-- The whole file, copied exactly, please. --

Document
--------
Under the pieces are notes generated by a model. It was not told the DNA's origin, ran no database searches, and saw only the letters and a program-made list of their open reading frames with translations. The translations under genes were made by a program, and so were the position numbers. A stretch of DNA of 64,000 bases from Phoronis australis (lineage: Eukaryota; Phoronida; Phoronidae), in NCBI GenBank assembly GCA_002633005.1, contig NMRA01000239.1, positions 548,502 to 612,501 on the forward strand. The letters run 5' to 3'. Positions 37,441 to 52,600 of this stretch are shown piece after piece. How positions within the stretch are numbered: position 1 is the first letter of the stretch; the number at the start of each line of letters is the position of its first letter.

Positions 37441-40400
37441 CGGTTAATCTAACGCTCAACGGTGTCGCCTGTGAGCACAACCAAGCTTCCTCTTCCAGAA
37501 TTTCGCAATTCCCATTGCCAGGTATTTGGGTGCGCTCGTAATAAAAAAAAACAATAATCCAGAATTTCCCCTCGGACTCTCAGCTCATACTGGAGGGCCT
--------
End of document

Under the pieces are notes generated by a model. It was not told the DNA's origin, ran no database searches, and saw only the letters and a program-made list of their open reading frames with translations. The translations under genes were made by a program, and so were the position numbers. A stretch of DNA of 64,000 bases from Phoronis australis (lineage: Eukaryota; Phoronida; Phoronidae), in NCBI GenBank assembly GCA_002633005.1, contig NMRA01000239.1, positions 548,502 to 612,501 on the forward strand. The letters run 5' to 3'. Positions 37,441 to 52,600 of this stretch are shown piece after piece. How positions within the stretch are numbered: position 1 is the first letter of the stretch; the number at the start of each line of letters is the position of its first letter.

Positions 37441-40400
37441 CGGTTAATCTAACGCTCAACGGTGTCGCCTGTGAGCACAACCAAGCTTCCTCTTCCAGAA
37501 TTTCGCAATTCCCATTGCCAGGTATTTGGGTGCGCTCGTAATAAAAAAAAACAATAATCCAGAATTTCCCCTCGGACTCTCAGCTCATACTGGAGGGCCT